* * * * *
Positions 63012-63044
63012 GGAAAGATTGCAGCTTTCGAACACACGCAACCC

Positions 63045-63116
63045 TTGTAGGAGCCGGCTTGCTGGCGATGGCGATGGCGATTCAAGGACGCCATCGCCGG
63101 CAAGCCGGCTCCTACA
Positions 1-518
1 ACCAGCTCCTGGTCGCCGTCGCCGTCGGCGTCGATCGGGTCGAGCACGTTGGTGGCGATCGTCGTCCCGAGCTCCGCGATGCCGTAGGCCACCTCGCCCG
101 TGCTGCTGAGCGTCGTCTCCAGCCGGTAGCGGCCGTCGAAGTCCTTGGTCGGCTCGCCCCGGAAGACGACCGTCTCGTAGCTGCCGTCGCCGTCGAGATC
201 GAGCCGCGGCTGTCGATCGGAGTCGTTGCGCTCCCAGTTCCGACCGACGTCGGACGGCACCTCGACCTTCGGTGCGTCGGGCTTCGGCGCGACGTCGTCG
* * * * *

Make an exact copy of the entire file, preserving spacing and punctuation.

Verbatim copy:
Positions 63012-63044
63012 GGAAAGATTGCAGCTTTCGAACACACGCAACCC

Positions 63045-63116
63045 TTGTAGGAGCCGGCTTGCTGGCGATGGCGATGGCGATTCAAGGACGCCATCGCCGG
63101 CAAGCCGGCTCCTACA
Positions 1-518
1 ACCAGCTCCTGGTCGCCGTCGCCGTCGGCGTCGATCGGGTCGAGCACGTTGGTGGCGATCGTCGTCCCGAGCTCCGCGATGCCGTAGGCCACCTCGCCCG
101 TGCTGCTGAGCGTCGTCTCCAGCCGGTAGCGGCCGTCGAAGTCCTTGGTCGGCTCGCCCCGGAAGACGACCGTCTCGTAGCTGCCGTCGCCGTCGAGATC
201 GAGCCGCGGCTGTCGATCGGAGTCGTTGCGCTCCCAGTTCCGACCGACGTCGGACGGCACCTCGACCTTCGGTGCGTCGGGCTTCGGCGCGACGTCGTCG